"We can walk away from our jobs at any time.Impressment and indentured servitude having gone out with the 19th century, we're pretty much free to jump ship at any time, assuming we can find someone new to take us on.To that extent, we have no problem with Police Chief Bill Cooper's recent pursuit of the Top Cop job in Federal Way. Citing frustration with his regular commute to the island from Olympia - his house has failed to sell, after a year and a half on the market - Cooper dusted off his resume and went through an intensive application and interview process close to home. And, as reported elsewhere in this issue, he didn't get the job. But with the source of Cooper's frustration unchanged - his apparent inability to resettle in the vicinity of Bainbridge - Mayor Dwight Sutton and other city officials need to ask themselves: Should this arrangement continue at all? "

"Lundgren, Doogals plans filed"

  • Jun 9, 2008 at 3:23PM

"Two projects in the formative stages could dramatically transform the face of downtown Winslow.Indianola resident Earl Miller has filed a pre-application for a complex of buildings at the northeast corner of Winslow Way and Madison Avenue, where Lundgren station and the red-brick building housing Schmidt's Appliances, Paisley Place and Bainbridge Floor Covering now stand.Meanwhile, Bror Elmquist, a commercial construction manager and agent for the Magnano family of Seattle, is in the pre-application phase of a project on the northeast corner of Ericksen Avenue and Winslow, site of a now-demolished restaurant building that most recently was Doogal's.Both are mixed-use projects that incorporate residential and commercial space. Bainbridge Island architect Charles Wenzlau is designing both projects. "

Students get the picture

  • Jun 9, 2008 at 3:23PM

" Sakai Intermediate School honored its namesakes this week with the dedication of an etched glass photograph of Yoshiko and Sonoji Sakai. I am honored - the picture puts a face to the name, said Dean Sakai, the grandson of the Sakai couple.The portrait, which is displayed in the main entrance of the school, is one of several art projects the Art for Sakai Committee hoped would crystallize. Tammy Melby, a committee member, said that several years ago when the committee envisioned different art pieces for Sakai, the now-deceased Don Nakata came up with the idea of displaying a glass photograph of the family in the school. Don said that there needs to be something more representative of the Sakai family, Melby said.Last February, committee members and Sakai school officialsd approached Al Philips, Bainbridge glass artist and owner of Dolphin Glass, with the idea and vintage photograph. We knew that Al was a glass artist, said Sakai Principal Jo VanderStoep.But then he told us about his son Ben who had some work in the Bainbridge Library, and we thought, 'Let's have a real Bainbridge Island student do this art work.' "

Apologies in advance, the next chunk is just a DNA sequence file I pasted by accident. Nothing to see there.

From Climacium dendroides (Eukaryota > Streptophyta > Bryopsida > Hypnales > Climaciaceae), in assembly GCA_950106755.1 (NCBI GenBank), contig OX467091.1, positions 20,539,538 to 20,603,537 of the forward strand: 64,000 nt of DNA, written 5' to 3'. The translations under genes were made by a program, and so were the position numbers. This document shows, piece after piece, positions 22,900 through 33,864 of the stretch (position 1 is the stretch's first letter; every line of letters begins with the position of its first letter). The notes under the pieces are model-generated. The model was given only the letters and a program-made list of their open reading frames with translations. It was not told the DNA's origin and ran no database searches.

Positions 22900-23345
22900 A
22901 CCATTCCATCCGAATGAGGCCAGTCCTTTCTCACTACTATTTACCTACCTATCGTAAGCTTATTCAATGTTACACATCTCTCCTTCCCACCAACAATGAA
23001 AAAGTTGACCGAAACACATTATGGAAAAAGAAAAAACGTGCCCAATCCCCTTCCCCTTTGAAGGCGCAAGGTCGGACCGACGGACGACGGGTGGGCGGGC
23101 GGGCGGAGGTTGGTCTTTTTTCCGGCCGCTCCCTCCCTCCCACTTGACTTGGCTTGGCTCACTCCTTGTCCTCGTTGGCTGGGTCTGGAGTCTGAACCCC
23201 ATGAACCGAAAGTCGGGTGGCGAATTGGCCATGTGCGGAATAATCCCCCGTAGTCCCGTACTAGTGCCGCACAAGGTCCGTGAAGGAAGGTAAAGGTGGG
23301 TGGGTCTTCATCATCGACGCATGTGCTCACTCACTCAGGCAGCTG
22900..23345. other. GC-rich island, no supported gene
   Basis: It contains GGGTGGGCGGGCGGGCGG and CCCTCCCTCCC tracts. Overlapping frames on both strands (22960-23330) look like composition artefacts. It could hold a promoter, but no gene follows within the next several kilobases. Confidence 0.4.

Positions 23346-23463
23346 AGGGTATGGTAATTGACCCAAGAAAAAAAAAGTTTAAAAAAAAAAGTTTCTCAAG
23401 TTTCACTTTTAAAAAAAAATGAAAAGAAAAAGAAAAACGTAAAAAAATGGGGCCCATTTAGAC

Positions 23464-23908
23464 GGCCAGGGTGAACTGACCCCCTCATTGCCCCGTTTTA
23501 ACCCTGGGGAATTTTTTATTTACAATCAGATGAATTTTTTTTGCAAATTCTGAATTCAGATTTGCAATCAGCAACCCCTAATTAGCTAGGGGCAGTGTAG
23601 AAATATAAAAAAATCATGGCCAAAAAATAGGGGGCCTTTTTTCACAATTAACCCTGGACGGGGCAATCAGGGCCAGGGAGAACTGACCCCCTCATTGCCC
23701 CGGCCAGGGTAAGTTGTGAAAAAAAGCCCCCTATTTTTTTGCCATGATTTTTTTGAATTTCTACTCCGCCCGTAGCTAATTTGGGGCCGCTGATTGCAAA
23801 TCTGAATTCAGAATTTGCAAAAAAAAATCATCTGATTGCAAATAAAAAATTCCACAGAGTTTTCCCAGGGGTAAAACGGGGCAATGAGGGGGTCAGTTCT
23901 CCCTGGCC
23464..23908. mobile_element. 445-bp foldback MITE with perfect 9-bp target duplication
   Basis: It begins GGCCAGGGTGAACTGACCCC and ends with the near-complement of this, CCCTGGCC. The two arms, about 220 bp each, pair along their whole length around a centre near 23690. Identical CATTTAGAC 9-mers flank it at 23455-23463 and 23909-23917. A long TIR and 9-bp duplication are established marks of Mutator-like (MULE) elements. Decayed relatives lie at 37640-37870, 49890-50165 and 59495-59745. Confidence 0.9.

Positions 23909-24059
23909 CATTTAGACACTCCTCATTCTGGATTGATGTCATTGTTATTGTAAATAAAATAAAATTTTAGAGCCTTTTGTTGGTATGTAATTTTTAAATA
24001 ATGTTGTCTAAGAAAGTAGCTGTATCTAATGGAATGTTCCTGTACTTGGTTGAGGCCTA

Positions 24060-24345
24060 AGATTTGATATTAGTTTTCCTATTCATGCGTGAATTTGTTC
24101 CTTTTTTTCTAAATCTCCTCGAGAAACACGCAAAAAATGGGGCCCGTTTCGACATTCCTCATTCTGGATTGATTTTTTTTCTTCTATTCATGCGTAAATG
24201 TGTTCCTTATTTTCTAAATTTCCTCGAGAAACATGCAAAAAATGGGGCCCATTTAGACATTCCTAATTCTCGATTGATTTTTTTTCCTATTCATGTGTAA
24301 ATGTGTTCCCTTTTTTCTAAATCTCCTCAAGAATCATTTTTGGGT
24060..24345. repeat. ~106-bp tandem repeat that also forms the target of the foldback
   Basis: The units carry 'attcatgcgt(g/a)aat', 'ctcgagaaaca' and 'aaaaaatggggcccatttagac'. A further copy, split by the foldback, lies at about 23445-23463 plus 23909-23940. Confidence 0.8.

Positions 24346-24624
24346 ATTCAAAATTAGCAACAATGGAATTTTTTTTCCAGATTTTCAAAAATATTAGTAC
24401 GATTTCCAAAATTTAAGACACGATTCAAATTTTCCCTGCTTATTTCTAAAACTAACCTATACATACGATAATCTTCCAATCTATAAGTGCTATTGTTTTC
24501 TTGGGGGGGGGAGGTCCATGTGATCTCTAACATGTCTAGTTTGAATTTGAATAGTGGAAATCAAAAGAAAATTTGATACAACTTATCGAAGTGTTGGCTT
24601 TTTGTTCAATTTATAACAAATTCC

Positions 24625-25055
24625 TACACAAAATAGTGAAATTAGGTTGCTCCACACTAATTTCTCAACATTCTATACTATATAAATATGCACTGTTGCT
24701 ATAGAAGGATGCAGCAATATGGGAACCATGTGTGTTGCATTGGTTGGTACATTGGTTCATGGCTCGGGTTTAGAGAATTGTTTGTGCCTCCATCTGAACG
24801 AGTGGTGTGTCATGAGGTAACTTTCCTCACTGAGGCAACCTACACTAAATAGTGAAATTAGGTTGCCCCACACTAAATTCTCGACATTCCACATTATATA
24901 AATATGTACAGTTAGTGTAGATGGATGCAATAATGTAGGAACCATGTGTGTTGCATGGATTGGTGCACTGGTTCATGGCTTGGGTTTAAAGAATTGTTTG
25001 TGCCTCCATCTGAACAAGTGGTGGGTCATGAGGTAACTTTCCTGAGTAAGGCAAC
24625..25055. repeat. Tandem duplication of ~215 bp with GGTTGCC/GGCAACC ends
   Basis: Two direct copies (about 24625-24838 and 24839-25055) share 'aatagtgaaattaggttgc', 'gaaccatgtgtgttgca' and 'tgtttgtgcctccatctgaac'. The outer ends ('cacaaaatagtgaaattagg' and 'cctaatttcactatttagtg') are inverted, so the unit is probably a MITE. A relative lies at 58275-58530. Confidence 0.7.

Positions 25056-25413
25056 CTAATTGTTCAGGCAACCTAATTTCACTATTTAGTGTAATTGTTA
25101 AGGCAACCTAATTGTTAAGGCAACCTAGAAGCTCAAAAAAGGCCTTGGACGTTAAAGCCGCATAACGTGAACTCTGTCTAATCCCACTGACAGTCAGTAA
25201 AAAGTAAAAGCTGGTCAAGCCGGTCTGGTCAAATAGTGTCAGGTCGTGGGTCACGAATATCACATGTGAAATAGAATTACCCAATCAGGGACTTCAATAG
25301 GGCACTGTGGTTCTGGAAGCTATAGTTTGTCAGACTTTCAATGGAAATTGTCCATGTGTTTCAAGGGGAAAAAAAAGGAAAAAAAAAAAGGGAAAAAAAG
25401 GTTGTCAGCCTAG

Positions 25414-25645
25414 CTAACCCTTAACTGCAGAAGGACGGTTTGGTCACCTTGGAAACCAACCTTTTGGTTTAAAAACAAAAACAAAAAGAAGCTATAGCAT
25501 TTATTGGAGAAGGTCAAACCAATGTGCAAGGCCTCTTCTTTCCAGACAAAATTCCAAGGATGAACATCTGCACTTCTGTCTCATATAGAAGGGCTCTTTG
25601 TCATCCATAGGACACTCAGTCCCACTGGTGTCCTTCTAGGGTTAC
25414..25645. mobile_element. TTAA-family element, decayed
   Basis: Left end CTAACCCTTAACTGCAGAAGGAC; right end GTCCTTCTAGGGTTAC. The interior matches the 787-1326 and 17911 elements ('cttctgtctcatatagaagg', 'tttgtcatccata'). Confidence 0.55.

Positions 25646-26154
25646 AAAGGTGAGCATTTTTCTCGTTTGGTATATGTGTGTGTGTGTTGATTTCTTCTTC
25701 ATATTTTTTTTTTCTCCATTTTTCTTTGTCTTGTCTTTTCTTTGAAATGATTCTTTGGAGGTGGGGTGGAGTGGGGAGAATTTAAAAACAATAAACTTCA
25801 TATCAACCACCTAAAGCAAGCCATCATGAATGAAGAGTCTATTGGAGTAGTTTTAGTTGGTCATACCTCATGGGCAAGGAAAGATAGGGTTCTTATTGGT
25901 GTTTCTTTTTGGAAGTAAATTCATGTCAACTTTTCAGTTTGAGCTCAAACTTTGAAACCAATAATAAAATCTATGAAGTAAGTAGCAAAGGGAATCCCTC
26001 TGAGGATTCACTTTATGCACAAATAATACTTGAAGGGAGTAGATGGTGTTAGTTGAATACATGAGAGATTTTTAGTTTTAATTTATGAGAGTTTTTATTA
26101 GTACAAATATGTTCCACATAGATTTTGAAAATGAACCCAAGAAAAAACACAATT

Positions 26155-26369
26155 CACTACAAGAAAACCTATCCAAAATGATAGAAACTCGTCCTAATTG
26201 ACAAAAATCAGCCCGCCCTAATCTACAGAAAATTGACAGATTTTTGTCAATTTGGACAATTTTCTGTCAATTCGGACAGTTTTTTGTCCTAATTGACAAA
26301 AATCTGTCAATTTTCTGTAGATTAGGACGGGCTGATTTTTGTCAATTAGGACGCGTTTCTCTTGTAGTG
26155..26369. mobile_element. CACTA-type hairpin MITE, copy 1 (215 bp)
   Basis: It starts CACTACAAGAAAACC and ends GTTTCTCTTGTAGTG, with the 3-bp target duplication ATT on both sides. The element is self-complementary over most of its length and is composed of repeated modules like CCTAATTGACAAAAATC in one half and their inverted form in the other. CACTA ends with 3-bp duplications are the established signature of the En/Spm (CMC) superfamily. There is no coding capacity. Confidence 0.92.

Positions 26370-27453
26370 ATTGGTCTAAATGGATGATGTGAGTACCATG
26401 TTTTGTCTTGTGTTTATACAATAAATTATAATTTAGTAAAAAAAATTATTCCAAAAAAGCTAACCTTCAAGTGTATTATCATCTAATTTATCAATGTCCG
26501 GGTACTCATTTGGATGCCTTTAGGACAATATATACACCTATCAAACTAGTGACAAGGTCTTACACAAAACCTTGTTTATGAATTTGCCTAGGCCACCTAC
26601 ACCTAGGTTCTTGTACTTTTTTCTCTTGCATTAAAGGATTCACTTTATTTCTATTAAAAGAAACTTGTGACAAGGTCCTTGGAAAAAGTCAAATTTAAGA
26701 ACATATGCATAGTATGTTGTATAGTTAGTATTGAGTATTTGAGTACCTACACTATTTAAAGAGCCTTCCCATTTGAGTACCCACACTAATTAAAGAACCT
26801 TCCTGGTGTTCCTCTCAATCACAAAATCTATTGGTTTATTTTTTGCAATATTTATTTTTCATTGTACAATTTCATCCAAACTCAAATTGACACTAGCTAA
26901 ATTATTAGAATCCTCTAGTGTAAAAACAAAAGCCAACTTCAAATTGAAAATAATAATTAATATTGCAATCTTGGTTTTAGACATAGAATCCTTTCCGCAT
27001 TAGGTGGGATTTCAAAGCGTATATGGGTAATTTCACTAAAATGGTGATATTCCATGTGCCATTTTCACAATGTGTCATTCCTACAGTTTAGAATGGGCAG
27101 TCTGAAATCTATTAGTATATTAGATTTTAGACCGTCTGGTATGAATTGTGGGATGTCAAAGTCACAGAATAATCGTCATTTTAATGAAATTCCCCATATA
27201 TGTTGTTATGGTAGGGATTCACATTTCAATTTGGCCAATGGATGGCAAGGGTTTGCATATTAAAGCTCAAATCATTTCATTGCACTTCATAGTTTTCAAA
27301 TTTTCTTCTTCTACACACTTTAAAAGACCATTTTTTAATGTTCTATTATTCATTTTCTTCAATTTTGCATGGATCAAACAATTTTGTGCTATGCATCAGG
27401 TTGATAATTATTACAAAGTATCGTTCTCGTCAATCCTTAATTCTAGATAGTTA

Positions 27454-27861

Open space dreams need tangible plan

  • Jun 9, 2008 at 3:23PM

"The old strawberry cannery property on Eagle Harbor. Pastoral fields at Wyatt/Weaver. The Winslow ravine. Large wooded parcels near Gazzam Lake. A waterfront strip near Wing Point.The list of desirable properties unveiled at Thursday's park board meeting certainly dazzled.The real challenge, committee member John Eremic told park commissioners, is that there are so many opportunities.Indeed, the presentation by the district's Land Acquisition Committee - commissioned last spring to give board members a better idea of what's out there in the way of potential parks, open space and ball field sites - was both provocative and exhaustive. "